McCall: For Army ROTC, you can join as early as the first day of your freshman year or as late as your junior year. There are a lot of requirements, but the basics are: You have to be a U.S. citizen, have a minimum GPA, and pass a medical and physical fitness test. We have about 120 cadets, pretty evenly distributed among the four classes.

People have a misconception that if you join ROTC, school is paid for, but it’s a competitive, merit-based scholarship. About 80% of our cadets get one, but another 20% sign a contract without one. After graduating, students can choose to go into active duty or into the Army Reserve or the National Guard. The length of their required duty can range from four to eight years.

Wietrecki: I’m a criminology and criminal justice major, and I’m planning to go into military intelligence.

McCall: All the ROTC programs have a preference for STEM majors, but the Army is the least adamant about that. It’s fine if you want to study poetry. Our mission is the broadest and most diverse—we need every imaginable skill set.

There’s not always a direct correlation between what you major in and what you do. Just because you major in engineering doesn’t mean you’ll be an Army engineer officer. If you want to fly a helicopter, we can teach you everything you need to know about flying that helicopter. People find that freeing, that they can go in a different direction in college.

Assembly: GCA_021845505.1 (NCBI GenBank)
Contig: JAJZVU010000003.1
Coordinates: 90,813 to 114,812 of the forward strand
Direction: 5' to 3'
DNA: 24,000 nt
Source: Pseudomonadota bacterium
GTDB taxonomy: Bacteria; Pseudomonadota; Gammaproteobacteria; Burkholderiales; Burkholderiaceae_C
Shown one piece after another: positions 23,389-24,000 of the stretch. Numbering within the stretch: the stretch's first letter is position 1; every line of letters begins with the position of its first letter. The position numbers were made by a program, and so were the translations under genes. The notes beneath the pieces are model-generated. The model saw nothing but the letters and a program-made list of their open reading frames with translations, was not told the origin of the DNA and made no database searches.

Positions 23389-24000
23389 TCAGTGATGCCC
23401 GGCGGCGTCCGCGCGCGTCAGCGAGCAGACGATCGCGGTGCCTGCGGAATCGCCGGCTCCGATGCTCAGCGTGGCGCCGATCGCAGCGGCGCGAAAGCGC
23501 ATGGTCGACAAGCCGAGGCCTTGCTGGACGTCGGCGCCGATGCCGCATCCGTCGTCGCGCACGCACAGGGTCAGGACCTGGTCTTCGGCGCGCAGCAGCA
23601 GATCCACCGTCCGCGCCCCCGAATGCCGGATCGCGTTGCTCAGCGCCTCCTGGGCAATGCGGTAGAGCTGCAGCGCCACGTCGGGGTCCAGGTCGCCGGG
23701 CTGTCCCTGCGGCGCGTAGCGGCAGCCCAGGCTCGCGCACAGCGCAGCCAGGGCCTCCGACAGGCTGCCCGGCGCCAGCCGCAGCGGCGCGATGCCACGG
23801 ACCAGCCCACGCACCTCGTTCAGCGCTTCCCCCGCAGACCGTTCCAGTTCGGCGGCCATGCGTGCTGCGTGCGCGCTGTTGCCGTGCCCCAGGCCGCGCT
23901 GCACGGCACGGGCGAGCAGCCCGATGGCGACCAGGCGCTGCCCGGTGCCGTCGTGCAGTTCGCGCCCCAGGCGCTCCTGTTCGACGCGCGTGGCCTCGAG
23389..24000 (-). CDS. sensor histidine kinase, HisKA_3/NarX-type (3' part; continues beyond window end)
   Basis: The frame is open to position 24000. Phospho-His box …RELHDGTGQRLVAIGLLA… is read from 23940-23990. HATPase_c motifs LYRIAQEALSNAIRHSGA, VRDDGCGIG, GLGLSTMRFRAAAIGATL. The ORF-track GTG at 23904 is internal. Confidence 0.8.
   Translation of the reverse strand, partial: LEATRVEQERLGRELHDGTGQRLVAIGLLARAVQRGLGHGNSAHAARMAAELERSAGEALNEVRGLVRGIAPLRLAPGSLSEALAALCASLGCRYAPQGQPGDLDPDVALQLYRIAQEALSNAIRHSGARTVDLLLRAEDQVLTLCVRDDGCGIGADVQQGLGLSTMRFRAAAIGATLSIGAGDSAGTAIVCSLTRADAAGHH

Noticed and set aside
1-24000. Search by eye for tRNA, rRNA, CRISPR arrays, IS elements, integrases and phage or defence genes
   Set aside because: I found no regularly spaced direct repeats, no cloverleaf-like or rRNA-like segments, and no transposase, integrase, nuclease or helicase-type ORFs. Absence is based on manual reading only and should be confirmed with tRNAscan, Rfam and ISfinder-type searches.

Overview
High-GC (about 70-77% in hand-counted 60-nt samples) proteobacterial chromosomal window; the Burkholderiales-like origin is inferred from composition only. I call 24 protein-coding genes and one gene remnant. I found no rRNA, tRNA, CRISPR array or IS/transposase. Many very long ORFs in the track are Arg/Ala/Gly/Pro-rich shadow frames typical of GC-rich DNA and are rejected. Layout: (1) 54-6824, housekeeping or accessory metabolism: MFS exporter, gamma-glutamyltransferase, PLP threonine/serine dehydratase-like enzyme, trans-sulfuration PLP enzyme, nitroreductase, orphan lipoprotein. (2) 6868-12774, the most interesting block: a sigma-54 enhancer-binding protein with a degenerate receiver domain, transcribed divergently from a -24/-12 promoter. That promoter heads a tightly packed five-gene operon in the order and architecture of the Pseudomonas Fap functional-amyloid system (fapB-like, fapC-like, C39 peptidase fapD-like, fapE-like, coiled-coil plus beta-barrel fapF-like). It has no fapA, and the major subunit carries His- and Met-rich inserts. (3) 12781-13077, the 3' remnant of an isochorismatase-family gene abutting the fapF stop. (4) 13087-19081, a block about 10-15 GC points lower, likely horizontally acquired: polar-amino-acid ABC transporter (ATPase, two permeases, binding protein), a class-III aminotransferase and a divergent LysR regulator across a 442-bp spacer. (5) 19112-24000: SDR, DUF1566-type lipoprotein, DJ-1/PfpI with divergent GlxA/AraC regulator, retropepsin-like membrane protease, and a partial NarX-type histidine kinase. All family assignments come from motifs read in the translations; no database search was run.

Wietrecki: On Monday, Wednesday and Friday, we do physical training to prepare for the Army Combat Fitness Test, which is pretty hardcore. There are six components: a three-repetition deadlift, a standing power throw of a 10-pound medicine ball, pushups, a sprint-drag-carry exercise featuring a 90-pound sled, a timed plank (up to three minutes, 40 seconds) and a two-mile run.

In addition, we take one ROTC three-credit class per semester, and on Thursdays, we have a two-hour lab session. That’s when we do tactical training in the woods near Xfinity Center.

uniformed cadets taking notes in the grass
Cadets learn about claymores, sending reports and grenades during a Thursday lab session.

Once you get to your junior year, you get the opportunity to lead your own mission, and you get graded on your creativity and leadership. My favorite is an ambush. We’ll move into the woods, set up in a giant circle with leadership in the center and figure out how to take out the enemy. We’ll assign platoon leaders, see what the terrain looks like, and we’ll pull freshmen and sophomore ROTC students from their labs to come serve on the teams.